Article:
Training, Football Club Villeneuvois, 1981

We moved to Seattle when I was 15, staying there for 21 years (though I had one blissful semester abroad in the southwest of France in the small town of Villeneuve-sur-Lot the first semester of my senior year).

I graduated high school in Seattle, got my Bachelors and an MFA there. Got married—twice!—and all three children were born there. And then we moved, just 8 weeks after our son, the youngest, was born.

My wife will say that despite my time in the Pacific Northwest, I’m a Midwesterner, that it offends me to the marrow when people don’t properly shovel their sidewalks after a snowfall. But I haven’t lived there since 1979 (though through the magic of Facebook, I still keep up with friends from those days; and funnily, Alan and I bonded a bit over IC, as he had spent a semester there at the University of Iowa.).

We left Seattle in the summer of 2000, and since then we’ve lived in State College, PA; Highland Park, NJ; and now Philadelphia. In that time, we also spent two separate school years in Oxford (2011-12, and ’15-’16). My younger daughter’s high school Spanish teacher was convinced that our family was in the witness protection program.

So how do I answer the question, ‘Where are you from?’ Because the question also seems to ask: what part of that place have you carried here? Our eldest child still lives in Seattle, but the other two don’t remember it all. So, saying they were born there means as little as my claim to Chapel Hill. And the subtext curl to the question reminds me of publisher’s need for “lived experience as [fill in the blank].”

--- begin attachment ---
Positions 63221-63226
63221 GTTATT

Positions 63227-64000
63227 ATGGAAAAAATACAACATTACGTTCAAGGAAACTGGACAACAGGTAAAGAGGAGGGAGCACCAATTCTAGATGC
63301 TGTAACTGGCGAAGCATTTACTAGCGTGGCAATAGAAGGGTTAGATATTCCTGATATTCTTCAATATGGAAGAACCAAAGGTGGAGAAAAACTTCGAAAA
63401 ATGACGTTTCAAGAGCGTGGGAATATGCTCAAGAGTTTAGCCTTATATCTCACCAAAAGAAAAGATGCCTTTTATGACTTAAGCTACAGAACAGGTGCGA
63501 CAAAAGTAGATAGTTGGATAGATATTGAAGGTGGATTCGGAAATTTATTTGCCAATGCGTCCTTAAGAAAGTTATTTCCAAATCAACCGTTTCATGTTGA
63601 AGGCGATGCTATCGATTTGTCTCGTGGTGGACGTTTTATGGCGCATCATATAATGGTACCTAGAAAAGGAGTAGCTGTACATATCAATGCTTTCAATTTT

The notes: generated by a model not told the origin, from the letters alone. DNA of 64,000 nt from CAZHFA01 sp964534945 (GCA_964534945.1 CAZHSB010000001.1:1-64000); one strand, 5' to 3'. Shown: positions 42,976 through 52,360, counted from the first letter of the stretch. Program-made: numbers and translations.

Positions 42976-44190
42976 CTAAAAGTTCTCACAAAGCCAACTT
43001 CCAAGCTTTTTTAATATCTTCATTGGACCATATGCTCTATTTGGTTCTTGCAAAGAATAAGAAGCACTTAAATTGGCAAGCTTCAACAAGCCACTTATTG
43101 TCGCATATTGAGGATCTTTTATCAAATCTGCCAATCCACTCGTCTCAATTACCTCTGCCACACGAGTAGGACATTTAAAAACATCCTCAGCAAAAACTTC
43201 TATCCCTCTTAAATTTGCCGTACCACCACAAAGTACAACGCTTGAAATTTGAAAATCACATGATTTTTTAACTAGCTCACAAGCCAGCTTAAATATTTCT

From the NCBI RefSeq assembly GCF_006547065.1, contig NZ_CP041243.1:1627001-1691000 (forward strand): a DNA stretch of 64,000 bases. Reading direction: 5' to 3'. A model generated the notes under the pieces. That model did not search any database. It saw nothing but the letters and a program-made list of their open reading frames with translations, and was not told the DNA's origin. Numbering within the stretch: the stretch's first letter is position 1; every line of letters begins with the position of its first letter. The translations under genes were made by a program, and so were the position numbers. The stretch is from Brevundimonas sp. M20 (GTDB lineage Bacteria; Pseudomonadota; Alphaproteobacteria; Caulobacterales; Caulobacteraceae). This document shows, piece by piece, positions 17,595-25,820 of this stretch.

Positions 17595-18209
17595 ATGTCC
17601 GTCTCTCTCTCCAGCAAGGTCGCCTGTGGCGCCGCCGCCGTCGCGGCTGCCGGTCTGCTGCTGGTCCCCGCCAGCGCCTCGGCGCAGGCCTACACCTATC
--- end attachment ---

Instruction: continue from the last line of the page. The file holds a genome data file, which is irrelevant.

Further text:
One constant, I suppose, is academia, which is Imogen’s perch in the novel. My father was a political scientist, now retired, and it was for his work during the first 18 years of my life that we moved so often. I have an MFA, and I taught English at community college for three and a half years. I married an academic, also a political scientist (I’m sure Freud would have much to say about that!) But my three-year stint teaching English comp notwithstanding, I’ve always been at the periphery of university life.

In Edinburgh, we lived on Cluny Avenue, and my brother and I attended South Morningside Primary School on Comiston Road (the same school I had attended 5 years earlier). My brother and I both picked up Scottish accents, and we refer to the summer we returned to the US as “the summer of ‘what’?” No one, it seemed, could understand us. It was strange to be “back home” in Iowa, among our old friends, but still neither fish nor fowl–our Scottish friends had heard only our American accents, and our Iowa friends couldn’t penetrate our Scottish accent. But on the great plains, our cadence gradually (re)flattened and words like “skint” and phrases like “didja aye?” faded. But not my memories of how the place felt, the smells, the weather, the people.